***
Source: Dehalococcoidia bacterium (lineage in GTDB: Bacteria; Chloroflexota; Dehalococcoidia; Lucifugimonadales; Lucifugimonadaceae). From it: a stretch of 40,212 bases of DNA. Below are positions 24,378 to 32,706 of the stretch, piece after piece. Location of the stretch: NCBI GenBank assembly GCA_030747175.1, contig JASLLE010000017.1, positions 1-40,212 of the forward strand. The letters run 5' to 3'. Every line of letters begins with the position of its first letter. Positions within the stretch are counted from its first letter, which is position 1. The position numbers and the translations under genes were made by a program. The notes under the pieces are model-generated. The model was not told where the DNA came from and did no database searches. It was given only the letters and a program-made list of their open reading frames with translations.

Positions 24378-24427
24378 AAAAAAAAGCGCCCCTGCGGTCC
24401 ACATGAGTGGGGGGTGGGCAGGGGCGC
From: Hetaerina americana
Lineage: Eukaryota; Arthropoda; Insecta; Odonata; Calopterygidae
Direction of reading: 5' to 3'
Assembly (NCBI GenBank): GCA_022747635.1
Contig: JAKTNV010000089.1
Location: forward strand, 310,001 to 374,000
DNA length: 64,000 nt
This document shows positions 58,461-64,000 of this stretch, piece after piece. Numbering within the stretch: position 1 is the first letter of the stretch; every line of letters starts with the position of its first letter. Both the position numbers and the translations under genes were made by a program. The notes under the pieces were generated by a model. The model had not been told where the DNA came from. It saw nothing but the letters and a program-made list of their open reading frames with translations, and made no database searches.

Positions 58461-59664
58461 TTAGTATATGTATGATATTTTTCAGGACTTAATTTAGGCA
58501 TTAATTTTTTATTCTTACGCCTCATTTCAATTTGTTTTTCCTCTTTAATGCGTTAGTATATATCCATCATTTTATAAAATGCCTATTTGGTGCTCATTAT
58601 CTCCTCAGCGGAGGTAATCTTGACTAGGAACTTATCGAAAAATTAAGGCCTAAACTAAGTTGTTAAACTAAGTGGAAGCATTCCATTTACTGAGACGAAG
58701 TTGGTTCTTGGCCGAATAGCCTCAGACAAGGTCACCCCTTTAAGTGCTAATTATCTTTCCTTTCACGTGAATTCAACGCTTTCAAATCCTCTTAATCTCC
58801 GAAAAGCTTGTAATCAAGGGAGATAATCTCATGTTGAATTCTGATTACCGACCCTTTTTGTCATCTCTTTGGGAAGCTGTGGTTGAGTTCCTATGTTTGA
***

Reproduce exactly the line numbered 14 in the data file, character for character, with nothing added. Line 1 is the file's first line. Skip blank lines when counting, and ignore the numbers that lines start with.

58461 TTAGTATATGTATGATATTTTTCAGGACTTAATTTAGGCA